On 22 January 2020, the Tax Appeal Tribunal in South-South zone decided that a tax authority is not allowed to carry out PAYE tax audit on a taxpayer beyond 6 years except in cases of fraud, wilful default or neglect; in the case between DeltaAfrik Engineering Nigeria and Akwa Ibom State Board of Internal Revenue.
DeltaAfrik Engineering Nigeria (DeltaAfrik or Appellant) renders engineering and other related services in the Nigerian oil and gas sector. Akwa Ibom State Board of Internal Revenue (AKSBIR or Respondent) investigated DeltaAfrik on PAYE tax for 9 years, that is, from 2007 to 2015. However, the Respondent failed to substantiate and identify the Company’s employees. In particular, the Respondent did not consider the employment contract and annual PAYE tax returns showing the employee’s annual income and tax paid from 2008 to 2015. AKSBIR, therefore, assessed Delta Afrik to an additional Pay As You Earn (PAYE) tax of NGN14,847,498,665.29 based on the turnover charge-out-rate in the Company’s contract with Mobil Producing Nigeria Unlimited, rather than employees’ income.
Three (3) issues for determination were:
- Whether the Respondent can issue Best of Judgement on the Appellant and whether the Respondent met the conditions required by law before issuing a Best of Judgement assessment for PAYE tax liability on the Appellant?
- Whether a tax authority can assess a company to PAYE tax rather than its employees?
- Whether there is merit in Respondent arguments? ·
The Respondent also created two (2) issues for determination as follows:
- Whether the Appellant is justified in fact and law to deduct and remit 5% as gross PAYE tax liability of its employees instead of statutory rates in Personal Income Tax Amendment Act 2011 (PITAM or the Act) which resulted in an under-remittance?
- If the answer in issue (1) above is negative, whether AKSBIR is entitled to demand the outstanding sum of NGN14,847,498,665.29?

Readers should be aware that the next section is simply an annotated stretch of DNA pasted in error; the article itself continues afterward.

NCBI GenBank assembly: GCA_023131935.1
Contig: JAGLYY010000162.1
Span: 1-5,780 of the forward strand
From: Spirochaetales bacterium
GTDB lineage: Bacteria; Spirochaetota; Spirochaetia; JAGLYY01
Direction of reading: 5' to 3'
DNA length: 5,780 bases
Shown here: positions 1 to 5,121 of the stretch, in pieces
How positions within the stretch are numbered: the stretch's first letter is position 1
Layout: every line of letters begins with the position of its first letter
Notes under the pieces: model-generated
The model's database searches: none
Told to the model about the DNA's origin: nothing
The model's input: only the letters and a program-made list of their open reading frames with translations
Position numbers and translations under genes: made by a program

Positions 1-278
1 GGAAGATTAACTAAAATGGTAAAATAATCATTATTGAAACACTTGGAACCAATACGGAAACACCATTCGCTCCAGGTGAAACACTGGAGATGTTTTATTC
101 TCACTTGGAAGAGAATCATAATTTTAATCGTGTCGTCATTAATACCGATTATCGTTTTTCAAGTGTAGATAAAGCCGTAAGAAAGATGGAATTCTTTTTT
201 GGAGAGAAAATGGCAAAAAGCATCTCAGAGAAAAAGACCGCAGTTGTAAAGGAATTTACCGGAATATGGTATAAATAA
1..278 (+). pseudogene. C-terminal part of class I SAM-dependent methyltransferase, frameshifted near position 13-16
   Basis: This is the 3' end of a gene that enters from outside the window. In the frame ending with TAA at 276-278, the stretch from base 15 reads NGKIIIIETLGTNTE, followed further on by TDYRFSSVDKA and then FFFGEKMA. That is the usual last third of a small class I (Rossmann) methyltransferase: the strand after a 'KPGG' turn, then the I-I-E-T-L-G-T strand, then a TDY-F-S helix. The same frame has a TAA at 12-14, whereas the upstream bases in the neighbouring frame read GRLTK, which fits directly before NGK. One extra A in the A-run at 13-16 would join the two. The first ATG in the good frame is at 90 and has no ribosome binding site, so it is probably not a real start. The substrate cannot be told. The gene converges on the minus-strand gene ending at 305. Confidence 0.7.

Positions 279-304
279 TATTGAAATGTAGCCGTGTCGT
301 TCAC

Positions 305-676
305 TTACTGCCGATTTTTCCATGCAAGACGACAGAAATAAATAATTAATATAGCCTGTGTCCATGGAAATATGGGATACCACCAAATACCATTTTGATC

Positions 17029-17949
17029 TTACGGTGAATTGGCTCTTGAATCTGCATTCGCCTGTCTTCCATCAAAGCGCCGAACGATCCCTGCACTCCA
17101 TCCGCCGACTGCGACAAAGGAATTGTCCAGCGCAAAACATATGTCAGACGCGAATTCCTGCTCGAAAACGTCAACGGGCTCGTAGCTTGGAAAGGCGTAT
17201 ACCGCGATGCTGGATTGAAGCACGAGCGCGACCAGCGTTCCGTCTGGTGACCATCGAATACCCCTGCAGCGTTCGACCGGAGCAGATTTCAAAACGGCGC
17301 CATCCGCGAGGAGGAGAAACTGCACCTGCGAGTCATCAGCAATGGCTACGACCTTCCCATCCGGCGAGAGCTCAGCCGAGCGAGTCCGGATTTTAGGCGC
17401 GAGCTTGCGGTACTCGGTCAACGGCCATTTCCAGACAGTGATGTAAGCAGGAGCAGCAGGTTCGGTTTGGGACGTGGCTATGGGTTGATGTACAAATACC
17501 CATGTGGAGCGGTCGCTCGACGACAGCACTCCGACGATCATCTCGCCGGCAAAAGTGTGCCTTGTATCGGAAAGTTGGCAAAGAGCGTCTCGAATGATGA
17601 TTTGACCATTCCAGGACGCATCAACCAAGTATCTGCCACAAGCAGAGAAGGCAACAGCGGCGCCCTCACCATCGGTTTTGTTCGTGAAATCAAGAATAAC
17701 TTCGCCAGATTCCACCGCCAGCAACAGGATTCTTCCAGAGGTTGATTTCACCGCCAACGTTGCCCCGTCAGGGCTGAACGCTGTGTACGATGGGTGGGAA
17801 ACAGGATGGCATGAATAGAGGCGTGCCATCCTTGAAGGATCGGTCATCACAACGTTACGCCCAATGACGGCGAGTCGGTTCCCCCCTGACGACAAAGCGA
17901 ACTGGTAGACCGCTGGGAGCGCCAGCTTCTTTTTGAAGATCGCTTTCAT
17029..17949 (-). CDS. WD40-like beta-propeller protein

In the end, the Tax Appeal Tribunal (TAT or Tribunal) held that only one issue called for determination, that is, whether the Respondent can raise the additional liability of NGN14,847,498,665.29?
- The TAT decided that the tax investigation covered 9 years. However, state tax authorities are not permitted to carry out a back-duty PAYE audit beyond six years. Section 54(5) of the Act provides that;
“Notwithstanding the provisions of this section, no assessment to income tax for a year of assessment shall be made by the relevant tax authority on an employee for his emolument or other income if that tax is recoverable by deduction under the provisions of Section 81 of this Act unless within six years after the end of that year”.
- Section 81 of PITAM is a specific provision for PAYE. This provision does not, however, prevent the tax authority to audit beyond the six-year limit for other taxes such as withholding tax and value added tax. Furthermore, section 55(2) of PITAM allows the tax authorities to audit beyond 6 years if the taxable person is guilty of fraud, wilful default or neglect. The Board must establish the case of fraud, willful default or neglect, rather than an assumption of guilt.
- Even though the Appellant paid taxes to AKSBIR, the issue was the amount paid. The tax receipts nullified the operation of Section 55 (2) as the Respondent could not show that the Appellant avoided tax payment on purpose.
- The valid years of assessment are from 2010 to 2015 as the years 2007, 2008 and 2009 are statute-barred.
- An employee’s salary is used to calculate PAYE tax and not a company’s turnover. In cases of under-remittance, a tax authority can conduct another audit on a taxpayer. However, the tax authority must prove the basis of calculating the additional tax liabilities.
The TAT, thus, set aside the entire demand notice on DeltaAfrik.
AKSBIR may file an appeal to the Federal High Court within 30 days of receiving the judgment of TAT; otherwise, the judgment will be final and conclusive. A copy of the decision is available here.
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